Eli Lichtenstein


  • Philosophy
  • School of Philosophy, Psychology and Language Sciences

Contact details



Room 13.16

40 George Square, Edinburgh
Post code


Eli joined the University of Edinburgh in 2022. He was previously a Lecturer in Philosophy at the University of Michigan, where he completed his PhD.

Undergraduate teaching


Continental Philosophy

Philosophy and the Environment

Postgraduate teaching

Philosophy of Science

Research summary

Interests: anthropocentrism and ecocentrism, objectivity and standpoint, values in science, secularization, modernization, technological control of nature, artistic understanding, environmental art and aesthetics, moral psychology, post-Kantian philosophy (especially Nietzsche)


  1. “Inconvenient Truth and Inductive Risk in COVID-19 Science.” Philosophy of Medicine 3.1 (2022): 1–25. doi: 10.5195/pom.2022.132
  2. “Revaluing Laws of Nature in Secularized Science.” In Yemima Ben-Menahem (Ed.), Rethinking the Concept of Law of Nature: Natural Order in the Light of Contemporary Science (Springer, 2022), 347–377. doi: 10.1007/978-3-030-96775-8_13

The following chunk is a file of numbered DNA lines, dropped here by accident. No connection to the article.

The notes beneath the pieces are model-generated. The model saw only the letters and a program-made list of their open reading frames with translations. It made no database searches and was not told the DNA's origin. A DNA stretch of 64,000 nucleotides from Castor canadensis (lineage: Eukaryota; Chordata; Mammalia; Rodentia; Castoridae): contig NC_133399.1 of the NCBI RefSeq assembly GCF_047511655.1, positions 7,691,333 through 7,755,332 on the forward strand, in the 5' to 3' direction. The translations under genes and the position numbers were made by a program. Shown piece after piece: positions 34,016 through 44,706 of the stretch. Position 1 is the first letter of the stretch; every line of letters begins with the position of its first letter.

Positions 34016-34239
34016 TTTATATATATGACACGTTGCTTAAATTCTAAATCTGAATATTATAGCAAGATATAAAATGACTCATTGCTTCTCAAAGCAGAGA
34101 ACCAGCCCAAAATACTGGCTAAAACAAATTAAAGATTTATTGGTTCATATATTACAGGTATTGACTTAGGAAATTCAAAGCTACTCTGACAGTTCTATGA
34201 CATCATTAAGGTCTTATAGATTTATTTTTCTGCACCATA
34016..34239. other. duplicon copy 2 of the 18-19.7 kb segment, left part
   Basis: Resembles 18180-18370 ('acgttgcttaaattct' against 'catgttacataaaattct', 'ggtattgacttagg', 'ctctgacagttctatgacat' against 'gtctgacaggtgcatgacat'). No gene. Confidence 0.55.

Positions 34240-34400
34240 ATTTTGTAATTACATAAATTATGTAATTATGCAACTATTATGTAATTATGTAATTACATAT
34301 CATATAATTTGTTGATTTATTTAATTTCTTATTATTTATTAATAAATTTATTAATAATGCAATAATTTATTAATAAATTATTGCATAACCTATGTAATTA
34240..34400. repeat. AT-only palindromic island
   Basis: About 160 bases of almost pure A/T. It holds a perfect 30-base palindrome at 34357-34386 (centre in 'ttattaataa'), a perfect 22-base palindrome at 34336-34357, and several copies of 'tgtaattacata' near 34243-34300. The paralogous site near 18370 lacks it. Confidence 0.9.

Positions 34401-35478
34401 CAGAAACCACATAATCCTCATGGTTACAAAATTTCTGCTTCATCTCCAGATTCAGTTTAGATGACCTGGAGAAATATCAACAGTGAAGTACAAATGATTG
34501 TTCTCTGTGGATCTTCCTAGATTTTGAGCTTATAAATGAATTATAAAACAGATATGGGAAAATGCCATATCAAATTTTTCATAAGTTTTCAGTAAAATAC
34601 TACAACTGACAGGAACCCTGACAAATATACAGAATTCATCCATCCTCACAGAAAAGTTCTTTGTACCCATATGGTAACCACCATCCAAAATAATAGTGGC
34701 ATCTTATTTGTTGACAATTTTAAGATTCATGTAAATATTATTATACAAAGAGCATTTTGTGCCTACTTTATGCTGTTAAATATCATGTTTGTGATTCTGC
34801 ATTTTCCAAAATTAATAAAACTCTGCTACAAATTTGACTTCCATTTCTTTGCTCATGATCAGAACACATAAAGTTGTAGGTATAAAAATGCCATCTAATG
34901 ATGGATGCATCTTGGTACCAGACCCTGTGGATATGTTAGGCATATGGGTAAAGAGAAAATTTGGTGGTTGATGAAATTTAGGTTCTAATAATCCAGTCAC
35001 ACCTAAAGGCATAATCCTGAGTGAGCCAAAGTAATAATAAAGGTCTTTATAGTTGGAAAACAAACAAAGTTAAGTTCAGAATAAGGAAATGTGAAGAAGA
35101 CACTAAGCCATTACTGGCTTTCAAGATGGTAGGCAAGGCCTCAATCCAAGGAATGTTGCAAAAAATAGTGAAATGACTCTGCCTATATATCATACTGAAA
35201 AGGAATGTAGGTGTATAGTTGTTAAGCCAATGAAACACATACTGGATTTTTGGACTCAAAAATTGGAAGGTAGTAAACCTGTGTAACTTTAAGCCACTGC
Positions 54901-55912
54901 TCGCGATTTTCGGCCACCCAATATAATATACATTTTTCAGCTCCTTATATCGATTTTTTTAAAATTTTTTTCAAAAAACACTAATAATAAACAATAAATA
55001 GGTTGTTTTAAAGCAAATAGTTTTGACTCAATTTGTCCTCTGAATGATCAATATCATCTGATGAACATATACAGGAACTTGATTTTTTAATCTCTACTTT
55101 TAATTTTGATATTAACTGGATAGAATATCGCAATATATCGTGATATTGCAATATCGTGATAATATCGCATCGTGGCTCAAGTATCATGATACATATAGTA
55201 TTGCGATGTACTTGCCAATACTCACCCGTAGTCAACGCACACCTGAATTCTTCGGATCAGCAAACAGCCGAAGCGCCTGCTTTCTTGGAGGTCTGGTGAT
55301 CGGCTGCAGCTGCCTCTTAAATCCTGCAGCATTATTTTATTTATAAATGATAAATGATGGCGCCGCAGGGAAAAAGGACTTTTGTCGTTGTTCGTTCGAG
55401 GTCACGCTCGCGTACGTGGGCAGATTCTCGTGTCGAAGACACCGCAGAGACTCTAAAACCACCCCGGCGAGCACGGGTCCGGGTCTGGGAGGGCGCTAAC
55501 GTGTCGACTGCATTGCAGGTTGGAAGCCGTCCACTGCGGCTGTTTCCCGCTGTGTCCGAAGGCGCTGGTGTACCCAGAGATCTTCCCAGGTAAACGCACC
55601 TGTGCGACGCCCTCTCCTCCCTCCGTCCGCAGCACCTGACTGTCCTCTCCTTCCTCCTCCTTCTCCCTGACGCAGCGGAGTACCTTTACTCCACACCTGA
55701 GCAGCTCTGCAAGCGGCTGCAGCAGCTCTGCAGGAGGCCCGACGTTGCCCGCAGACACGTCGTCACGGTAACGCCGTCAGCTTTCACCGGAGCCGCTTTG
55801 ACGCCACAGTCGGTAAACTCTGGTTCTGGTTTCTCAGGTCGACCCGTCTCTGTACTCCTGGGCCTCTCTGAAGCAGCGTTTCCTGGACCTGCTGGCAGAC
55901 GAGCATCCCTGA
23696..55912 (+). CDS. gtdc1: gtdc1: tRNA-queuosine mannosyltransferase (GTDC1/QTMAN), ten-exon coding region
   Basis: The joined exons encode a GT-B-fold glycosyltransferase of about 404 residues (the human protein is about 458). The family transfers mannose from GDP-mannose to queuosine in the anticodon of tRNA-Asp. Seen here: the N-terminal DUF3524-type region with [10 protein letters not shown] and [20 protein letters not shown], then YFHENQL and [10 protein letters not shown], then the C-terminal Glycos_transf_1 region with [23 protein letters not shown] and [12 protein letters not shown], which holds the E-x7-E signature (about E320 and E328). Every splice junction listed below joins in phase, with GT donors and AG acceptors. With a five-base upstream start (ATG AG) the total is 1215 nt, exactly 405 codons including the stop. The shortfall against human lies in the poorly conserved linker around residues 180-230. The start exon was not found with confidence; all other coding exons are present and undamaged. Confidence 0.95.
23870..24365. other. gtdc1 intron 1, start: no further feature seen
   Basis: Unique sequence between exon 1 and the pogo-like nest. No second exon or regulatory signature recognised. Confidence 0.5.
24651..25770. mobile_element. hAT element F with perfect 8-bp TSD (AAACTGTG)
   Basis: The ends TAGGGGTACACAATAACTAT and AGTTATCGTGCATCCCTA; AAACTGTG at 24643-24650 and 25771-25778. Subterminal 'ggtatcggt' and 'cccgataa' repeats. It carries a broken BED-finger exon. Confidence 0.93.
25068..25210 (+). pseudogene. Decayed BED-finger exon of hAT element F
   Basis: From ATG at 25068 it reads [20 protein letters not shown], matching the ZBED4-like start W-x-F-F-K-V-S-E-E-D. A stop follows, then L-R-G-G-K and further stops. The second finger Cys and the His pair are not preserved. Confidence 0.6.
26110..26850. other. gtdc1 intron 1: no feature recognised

3. “(Mis)Understanding Scientific Disagreement: Success versus Pursuit-Worthiness in Theory Choice.” Studies in History and Philosophy of Science 85 (2021): 166–175. doi: 10.1016/j.shpsa.2020.10.005
  4. “Artistic Objectivity: From Ruskin’s ‘Pathetic Fallacy’ to Creative Receptivity.” British Journal of Aesthetics 61.4 (2021): 505–526. doi: 10.1093/aesthj/ayaa041
  5. “How Anti-Humeans Can Embrace a Thermodynamic Reduction of Time’s Causal Arrow.” Philosophy of Science 88.5 (2021): 1161–1171. doi: 10.1086/715514
  6. “Classical Form or Modern Scientific Rationalization? Nietzsche on the Drive to Ordered Thought as Apollonian Power and Socratic Pathology.” Journal of Nietzsche Studies 52.1 (2021): 105–134. doi: 10.5325/jnietstud.52.1.0105
  7. “Nietzsche contra Sublimation.” Journal of the History of Philosophy 58.4 (2020): 755–778. doi: 10.1353/hph.2020.0075
  8. “Sensory Force, Sublime Impact, and Beautiful Form.” British Journal of Aesthetics 59.4 (2019): 449–464. doi: 10.1093/aesthj/ayz033

  9. “The Passions and Disinterest: From Kantian Free Play to Creative Determination by Power, via Schiller and Nietzsche.” Ergo 6 (2019): 249–279. doi:10.3998/ergo.12405314.0006.009